Socialist Mode of Production and Amateur Films
Conference hall of the Center for Urban History / online
We invite you to a discussion "Socialist Mode of Production and Amateur Films" that continues the public program for the exhibition "Society with a Movie Camera."
In 1924, the USSR passed a resolution "On Private Reception Radio Stations," which allowed citizens to use radios. But the inhabitants of the socialist empire could only freely buy radio sets, without long waiting lists, in 1952. In 1932, the first batch of television sets was compiled in the USSR, but only in 1938 did regular television broadcasts begin. In 1957, portable film cameras were launched into mass production, which for the Soviet people remained for a long time a luxury, not a daily commodity. It was so difficult and slow to create a media community of Soviet people who listened, watched, but also actively created their own media products, such as amateur films. The socialist way of producing and disseminating media infrastructure was closely connected with the ideas of collective labor, common property, and ideological self- consciousness.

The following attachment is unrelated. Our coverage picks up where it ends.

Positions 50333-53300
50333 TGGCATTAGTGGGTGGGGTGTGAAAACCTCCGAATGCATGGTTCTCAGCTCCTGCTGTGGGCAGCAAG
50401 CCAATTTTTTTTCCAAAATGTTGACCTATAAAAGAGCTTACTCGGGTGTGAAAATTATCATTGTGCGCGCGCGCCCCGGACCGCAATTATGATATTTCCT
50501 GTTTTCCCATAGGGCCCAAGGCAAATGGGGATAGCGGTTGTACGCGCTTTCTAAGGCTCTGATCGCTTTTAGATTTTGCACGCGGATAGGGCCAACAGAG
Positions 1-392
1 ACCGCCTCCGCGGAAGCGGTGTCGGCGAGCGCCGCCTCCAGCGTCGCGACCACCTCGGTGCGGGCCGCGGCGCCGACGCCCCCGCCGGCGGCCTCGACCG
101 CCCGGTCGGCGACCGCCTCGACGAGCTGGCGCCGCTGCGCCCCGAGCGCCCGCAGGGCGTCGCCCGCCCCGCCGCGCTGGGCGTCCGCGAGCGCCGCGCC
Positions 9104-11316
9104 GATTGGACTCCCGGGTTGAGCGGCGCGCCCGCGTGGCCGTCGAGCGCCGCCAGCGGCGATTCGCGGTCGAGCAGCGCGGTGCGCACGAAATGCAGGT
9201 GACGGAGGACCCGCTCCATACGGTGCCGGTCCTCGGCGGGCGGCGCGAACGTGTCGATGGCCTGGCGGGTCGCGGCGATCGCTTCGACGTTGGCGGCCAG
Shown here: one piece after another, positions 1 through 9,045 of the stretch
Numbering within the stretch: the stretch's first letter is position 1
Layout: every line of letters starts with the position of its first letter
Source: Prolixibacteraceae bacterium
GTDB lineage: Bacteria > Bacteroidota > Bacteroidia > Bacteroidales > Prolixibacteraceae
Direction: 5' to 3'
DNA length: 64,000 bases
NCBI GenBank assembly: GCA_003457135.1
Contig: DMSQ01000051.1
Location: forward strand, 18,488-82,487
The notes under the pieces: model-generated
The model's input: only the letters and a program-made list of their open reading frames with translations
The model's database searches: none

Can we interpret and understand Soviet-era amateur films as part of socialist production? What are the aesthetic and ethical characteristics of such cultural production?
Oleksandr Makhanets, Iryna Sklokina and Bohdan Shumylovych will take part in the conversation.
The event will be hosted by the Center for Urban History with a live broadcast on the Center's Youtube channel.
The exhibition "Society with a Movie Camera" welcomes you to take a look at the world of amateur films. It shares the story of this phenomenon and displays some unique materials never seen before. The exhibition is based on a collection of amateur films from private collections accumulated over the past ten years by the Urban Media Archive at the Center for Urban History.
- Wednesday – Friday from 12.00 to 19.00
- Saturday – Sunday from 12.00 to 18.00
The event is implemented within the project "Society with a Movie Camera: History of Visual Modes and Creation Practices in Ukraine" supported by the Ukrainian Cultural Foundation.
The position of the Ukrainian Cultural Foundation may not coincide with the opinion of the authors.
Cover Image: Bohdan Yemets